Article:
2. Containerization2. Containerization ■Advantages of containers •Standard transport product: •Can be manipulated anywhere in the world (ISO standard). •All segments of the industry have access to the standard. •Specialized ships, trucks and wagons. •Flexibility of usage: •Transport a wide variety of goods ranging. •Raw materials, manufactured goods, cars to frozen products. •Liquids (oil and chemical products). •Perishable food products (“reefers”; 50% of all refrigerated cargo). •Management: •Unique identification number and a size type code. •Transport management no not in terms of loads, but in terms of unit.
2. Containerization2. Containerization •Costs: •Low transport costs, •Speed: •Transshipment operations are minimal and rapid. •Containerships are on average 35% (19 knots versus 14 knots) faster than regular freighter ships. •Warehousing: •Its own warehouse. •Simpler and less expensive packaging. •Stacking capacity on ships, trains (doublestacking) and on the ground. •Security: •Contents of the container is unknown to shippers. •Can only be opened at the origin, at customs and at the destination. •Spoilage and losses (theft), especially those of valued commodities, are therefore reduced.
Five Generations of Containerships First Generation (1956-1970) Converted Tanker Second Generation (1970-1980) Cellular Containership Third Generation (1980-1988) Panamax Class Fourth Generation (1988-2000) Post Panamax Plus Fifth Generation (2000-?) Post Panamax Converted Cargo Vessel Five Generations of Containerships TEU Length 135 m 200 m 500 800 215 m 1,000 – 2,500 250 m 3,000 290 m 4,000 275 – 305 m 4,000 – 5,000 335 m 5,000 – 8,000 Draft < 9 m 10 m 11-12 m 11-13 m 13-14 m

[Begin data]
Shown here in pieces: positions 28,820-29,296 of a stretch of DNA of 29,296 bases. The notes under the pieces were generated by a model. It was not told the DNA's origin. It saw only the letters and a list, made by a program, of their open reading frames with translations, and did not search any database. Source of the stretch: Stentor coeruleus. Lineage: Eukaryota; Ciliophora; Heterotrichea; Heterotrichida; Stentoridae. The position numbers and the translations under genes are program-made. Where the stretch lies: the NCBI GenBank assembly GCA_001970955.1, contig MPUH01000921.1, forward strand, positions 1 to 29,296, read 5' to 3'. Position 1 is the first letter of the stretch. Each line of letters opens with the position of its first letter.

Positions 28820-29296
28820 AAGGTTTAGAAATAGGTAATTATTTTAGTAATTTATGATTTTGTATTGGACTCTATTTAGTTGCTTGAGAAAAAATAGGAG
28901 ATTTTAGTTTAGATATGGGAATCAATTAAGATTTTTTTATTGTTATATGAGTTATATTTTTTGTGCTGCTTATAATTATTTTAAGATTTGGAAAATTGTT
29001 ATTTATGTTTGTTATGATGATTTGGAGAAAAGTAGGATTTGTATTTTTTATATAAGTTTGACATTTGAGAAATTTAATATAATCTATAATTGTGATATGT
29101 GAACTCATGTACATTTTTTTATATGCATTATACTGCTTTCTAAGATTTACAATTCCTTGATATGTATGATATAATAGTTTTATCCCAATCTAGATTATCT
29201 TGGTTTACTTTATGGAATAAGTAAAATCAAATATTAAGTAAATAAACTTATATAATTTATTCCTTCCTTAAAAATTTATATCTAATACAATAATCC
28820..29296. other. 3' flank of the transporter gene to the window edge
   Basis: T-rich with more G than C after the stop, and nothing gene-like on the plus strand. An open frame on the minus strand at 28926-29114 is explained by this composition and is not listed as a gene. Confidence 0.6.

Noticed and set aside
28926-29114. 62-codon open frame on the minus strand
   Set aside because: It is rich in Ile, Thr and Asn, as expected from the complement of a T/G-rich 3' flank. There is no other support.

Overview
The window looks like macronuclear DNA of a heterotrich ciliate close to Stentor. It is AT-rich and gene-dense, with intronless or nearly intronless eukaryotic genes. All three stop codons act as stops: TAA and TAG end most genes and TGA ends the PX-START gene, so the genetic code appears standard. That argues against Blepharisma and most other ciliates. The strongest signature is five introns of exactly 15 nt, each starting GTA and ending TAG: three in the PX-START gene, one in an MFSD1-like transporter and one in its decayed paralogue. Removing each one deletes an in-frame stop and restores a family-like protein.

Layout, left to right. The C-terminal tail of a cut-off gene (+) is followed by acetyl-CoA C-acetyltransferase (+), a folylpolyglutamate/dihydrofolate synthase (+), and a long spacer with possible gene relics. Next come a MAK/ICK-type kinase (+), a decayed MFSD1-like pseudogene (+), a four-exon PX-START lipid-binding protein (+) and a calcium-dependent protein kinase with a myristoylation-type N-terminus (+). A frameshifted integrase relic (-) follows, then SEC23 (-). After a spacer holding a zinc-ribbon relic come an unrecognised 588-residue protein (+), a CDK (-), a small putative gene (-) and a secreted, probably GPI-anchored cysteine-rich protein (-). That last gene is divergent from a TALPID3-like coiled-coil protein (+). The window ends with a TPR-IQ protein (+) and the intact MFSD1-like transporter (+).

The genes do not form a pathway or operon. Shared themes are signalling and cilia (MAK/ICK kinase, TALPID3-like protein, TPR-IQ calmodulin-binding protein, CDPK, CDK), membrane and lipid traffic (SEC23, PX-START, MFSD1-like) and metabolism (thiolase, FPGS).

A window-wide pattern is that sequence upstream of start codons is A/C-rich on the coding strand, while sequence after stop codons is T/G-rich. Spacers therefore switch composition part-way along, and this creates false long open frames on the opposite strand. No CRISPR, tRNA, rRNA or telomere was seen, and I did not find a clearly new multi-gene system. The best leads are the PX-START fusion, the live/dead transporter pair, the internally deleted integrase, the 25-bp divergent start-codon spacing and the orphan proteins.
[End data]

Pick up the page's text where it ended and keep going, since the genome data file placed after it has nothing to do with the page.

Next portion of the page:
2. Containerization2. Containerization ■Disadvantages •Consumption of space. •Infrastructure costs: •Container handling infrastructures, such as giant cranes, warehousing facilities and inland road and rail access, represent important investments for port authorities and load centers. •Stacking. •Management logistics: •Requires management and tracking of every container. •Empty travel. •Illicit trade: •Common instrument used in the illicit trade of drug and weapons, as well as for illegal immigration. •Worries about the usage of containers for terrorism.
3. Modal Choice and Intermodal Transport Costs3. Modal Choice and Intermodal Transport Costs ■Modal choice •Relationship between transport costs, distance and modal choice: •Road transport is usually used for short distances (from 500 to 750 km). •Railway transport for average distances. •Maritime transport for long distances (about 750 km). •Intermodalism: •The opportunity to combine modes. •Find a less costly alternative than an unimodal solution. •Efficiency of contemporary transport systems: •Capacity to route freight. •Capacity to transship it.